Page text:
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William Crowe : Veteran of Mideast Crises Reflects on Current Standoff By Gregg Easterbrook

August 19, 1990|Gregg Easterbrook | Gregg Easterbrook is a contributing editor to Newsweek and the Atlantic. He interviewed William J. Crowe Jr. in the retired admiral's Washington office on Thursday

WASHINGTON — Retired Adm. William J. Crowe Jr., born in 1925 in landlocked La Grange, Ky., was chairman of the Joint Chiefs of Staff from 1985 to 1989. Crowe served in the Navy for 43 years, his career beginning at the close of World War II and concluding, with the U.S. military under his command, with the 1986 Libya bombing, the Persian Gulf operations during the Iran-Iraq War and the destruction of an Iranian airliner by the U.S. guided-missile cruiser Vincennes.

Crowe was a surprise choice for the joint-chiefs post. His reputation was more of a bookish sort--he holds a Ph.D. in political science from Princeton--than a warrior. He set a trend, though--the current joint-chiefs chairman, Army Gen. Colin L. Powell, holds a master's in business administration. Crowe's tenure at the joint chiefs was distinguished by reduction in interservice rivalries, a shortening of chains of command and increased authority for the chairman himself. This was required by the Goldwater-Nichols defense reorganization bill, passed just as Crowe was taking office and, to the delight of Pentagon critics, enthusiastically embraced by Crowe. Crowe was also an active participant in diplomatic efforts to bring top Soviet generals for tours of U.S. military facilities--and vice versa.

Since retiring late last year, Crowe has been a professor at the University of Oklahoma, a member of a Washington think tank--the Center for Strategic and International Studies--and a popular lecture-circuit speaker.

Question: What are the current chances of avoiding fighting in the Persian Gulf?

Answer: There are many possible scenarios, but looking at it rationally, considering that our presence there is increasing every day, the prospects for avoiding hostilities are improving. But you can't discount the vagaries of the area or the possibility of a misstep--the sorts of accidents that have in the past started unintended wars.

Q: Were you surprised by the sudden announcement of a kiss-and-make-up between Iran and Iraq?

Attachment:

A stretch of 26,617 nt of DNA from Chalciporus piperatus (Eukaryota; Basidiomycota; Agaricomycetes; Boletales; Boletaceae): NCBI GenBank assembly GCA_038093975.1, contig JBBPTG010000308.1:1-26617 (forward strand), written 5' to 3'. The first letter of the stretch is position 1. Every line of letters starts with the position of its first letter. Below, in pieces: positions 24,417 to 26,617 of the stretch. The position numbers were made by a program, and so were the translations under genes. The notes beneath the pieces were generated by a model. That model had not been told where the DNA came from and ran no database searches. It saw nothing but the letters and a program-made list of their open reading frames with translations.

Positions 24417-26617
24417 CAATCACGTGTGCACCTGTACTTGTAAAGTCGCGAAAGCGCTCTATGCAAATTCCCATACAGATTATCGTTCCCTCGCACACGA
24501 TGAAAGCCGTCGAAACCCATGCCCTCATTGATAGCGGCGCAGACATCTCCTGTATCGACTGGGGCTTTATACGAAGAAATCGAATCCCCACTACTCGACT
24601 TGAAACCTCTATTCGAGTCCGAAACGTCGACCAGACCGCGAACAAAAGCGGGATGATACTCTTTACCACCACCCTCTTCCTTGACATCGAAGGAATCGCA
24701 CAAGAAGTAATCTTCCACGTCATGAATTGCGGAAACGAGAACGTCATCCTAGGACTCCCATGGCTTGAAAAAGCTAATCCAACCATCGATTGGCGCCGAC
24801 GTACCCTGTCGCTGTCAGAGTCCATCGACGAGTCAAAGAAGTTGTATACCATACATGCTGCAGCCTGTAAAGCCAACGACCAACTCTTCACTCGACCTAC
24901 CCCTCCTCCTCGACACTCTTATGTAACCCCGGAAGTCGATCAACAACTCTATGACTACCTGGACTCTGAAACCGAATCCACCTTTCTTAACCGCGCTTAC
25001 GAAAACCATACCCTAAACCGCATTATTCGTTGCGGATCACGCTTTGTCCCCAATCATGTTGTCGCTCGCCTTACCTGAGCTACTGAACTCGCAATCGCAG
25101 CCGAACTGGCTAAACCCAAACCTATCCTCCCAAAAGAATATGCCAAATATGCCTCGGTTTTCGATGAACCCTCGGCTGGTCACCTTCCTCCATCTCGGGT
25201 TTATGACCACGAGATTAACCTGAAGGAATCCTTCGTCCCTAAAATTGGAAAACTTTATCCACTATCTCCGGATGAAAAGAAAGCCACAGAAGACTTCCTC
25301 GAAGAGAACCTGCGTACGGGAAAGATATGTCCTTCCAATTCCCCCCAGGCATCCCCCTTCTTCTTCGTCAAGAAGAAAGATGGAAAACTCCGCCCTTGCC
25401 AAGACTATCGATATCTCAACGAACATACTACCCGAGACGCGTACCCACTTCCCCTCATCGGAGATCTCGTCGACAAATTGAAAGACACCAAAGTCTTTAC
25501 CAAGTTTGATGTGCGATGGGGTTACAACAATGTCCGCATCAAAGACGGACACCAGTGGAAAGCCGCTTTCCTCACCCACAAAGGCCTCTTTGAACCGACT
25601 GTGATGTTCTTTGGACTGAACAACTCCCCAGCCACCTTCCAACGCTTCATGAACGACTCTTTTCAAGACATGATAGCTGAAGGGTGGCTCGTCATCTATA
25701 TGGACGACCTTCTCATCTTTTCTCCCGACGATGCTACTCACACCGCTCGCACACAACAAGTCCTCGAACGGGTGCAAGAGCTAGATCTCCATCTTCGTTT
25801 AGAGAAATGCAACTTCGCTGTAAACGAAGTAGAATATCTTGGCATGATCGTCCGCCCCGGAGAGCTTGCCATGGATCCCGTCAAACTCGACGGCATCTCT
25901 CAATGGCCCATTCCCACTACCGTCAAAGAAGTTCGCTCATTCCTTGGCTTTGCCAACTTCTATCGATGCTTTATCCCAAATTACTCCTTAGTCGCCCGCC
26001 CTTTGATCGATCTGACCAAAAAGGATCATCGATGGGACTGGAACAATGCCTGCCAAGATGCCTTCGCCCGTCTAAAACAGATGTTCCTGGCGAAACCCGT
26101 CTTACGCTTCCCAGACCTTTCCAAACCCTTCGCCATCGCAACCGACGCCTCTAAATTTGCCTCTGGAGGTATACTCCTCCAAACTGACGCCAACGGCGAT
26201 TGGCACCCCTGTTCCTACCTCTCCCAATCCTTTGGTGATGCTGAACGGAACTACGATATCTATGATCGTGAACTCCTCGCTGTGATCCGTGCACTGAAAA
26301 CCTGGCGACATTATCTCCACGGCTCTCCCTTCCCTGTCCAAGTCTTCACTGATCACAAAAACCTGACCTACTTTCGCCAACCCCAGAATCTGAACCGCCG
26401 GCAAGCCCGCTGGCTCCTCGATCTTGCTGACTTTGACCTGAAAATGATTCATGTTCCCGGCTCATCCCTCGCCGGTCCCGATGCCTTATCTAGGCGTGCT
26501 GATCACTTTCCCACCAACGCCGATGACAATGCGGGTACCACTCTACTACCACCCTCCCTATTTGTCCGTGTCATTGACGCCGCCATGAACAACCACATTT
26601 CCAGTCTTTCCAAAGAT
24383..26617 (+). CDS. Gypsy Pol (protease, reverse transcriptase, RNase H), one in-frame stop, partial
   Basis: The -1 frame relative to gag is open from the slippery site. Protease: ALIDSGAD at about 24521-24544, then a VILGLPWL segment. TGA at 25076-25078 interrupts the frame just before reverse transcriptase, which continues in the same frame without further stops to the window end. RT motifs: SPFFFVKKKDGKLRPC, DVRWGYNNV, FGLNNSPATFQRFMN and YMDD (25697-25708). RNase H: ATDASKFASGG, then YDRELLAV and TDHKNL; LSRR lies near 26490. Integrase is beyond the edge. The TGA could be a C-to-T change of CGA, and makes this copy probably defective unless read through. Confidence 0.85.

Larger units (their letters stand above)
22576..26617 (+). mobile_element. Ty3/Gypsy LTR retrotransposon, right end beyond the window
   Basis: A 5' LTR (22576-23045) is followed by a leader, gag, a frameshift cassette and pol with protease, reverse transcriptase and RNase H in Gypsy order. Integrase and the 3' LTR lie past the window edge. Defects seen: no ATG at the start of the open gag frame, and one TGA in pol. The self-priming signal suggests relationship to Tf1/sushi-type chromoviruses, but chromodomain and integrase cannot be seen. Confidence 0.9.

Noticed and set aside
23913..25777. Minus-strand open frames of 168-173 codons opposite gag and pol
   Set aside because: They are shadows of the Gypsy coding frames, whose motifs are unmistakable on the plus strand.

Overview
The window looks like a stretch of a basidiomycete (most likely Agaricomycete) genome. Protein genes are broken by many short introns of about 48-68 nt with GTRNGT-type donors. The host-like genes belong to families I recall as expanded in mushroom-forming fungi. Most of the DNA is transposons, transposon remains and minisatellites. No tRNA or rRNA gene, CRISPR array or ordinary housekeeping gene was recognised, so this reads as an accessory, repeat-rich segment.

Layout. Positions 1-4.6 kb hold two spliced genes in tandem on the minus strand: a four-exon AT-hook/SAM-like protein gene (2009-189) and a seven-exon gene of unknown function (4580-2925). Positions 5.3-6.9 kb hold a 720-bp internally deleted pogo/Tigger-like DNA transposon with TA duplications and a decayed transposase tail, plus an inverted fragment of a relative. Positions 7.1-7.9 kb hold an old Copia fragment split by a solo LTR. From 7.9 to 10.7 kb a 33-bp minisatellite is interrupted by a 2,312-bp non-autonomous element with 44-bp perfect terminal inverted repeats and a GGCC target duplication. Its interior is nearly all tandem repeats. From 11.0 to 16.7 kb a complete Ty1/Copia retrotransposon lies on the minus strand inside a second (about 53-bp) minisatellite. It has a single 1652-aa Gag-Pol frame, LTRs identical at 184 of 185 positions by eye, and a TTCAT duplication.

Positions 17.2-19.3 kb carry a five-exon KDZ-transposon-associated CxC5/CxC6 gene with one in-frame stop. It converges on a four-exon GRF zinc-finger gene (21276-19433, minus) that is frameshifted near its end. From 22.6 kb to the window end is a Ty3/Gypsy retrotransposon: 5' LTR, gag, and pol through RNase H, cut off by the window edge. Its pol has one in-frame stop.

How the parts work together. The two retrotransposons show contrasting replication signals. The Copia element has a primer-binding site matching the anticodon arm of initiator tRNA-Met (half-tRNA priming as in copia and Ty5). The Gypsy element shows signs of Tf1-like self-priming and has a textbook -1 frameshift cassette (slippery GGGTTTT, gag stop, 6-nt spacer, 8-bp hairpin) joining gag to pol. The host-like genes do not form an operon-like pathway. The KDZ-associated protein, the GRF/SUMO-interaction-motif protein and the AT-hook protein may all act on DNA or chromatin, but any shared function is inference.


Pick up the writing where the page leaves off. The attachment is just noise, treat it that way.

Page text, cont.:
A: I wouldn't give it the significance some people are. Saddam Hussein has already derived from his Iran campaign most of the benefits he was going to get out of it. Now he's got bigger things on his mind, and he's clearly trying to reduce his problems so that he can concentrate on the United States. Iran's in such bad shape, Hussein is not giving away much of value.

Q: Will it be a lasting peace between those two nations?

A: No, not unless Iraq comes out of this crisis completely deflated.

Q: It's now being said that the Israelis are out of joint because we are not including them in this operation. Does that seem true to you?

A: If they do feel that way, they're gravely mistaken. Surely they must understand that with the political imperatives of the Arab World, the United States cannot afford to have Israel associated with this effort. Of course, the Israelis have their own peculiar way of looking at events, and they are insatiable when it comes to anything that generates closer ties to the U.S. They may feel they're missing a great opportunity--but that has an unreal air about it.

Q: There's been speculation that if combat begins between the United States and Iraq, the Israeli military would take advantage of the distraction to begin attacking military installations in western Iraq that threaten Israel. Might that happen?

A: I think without coordination with the United States and the other countries involved, it would be a terrible mistake for Israel to blunder into a conflict that might develop.

Q: Just after Hussein took Kuwait, there was a great deal of worry that he would invade Saudi Arabia immediately--before we were in position to do much about it. But he didn't. What do you read into that?

A: Certainly from a military standpoint, there's a lot in that. I think even at that early stage it was becoming clear to Hussein that he had seriously miscalculated the political unity he would create in the West, and that he was in for some real political static.

Q: Why has Western reaction been so forceful?

A: To me the most remarkable thing about the whole crisis, which distinguishes it from any other in the postwar period, has been that the that Soviet Union has not been at cross-purposes with the United States. This has thrown the whole business in a new light, giving the President a latitude that no postwar President has ever had in dealing with these sorts of crises.

Though our attention is right now focused on the Middle East, the biggest single factor at play is that so far all this business of improving our relations with the Soviet Union has already paid off handsomely. If this crisis had taken the pattern of the past--with the Soviet Union continuing to support Iraq and supply it with arms--we could not have done what we are now doing.

Q: So in your mind the question of whether the Soviets will join us in some sort of blockade is secondary to the simple fact that they're not opposing us.

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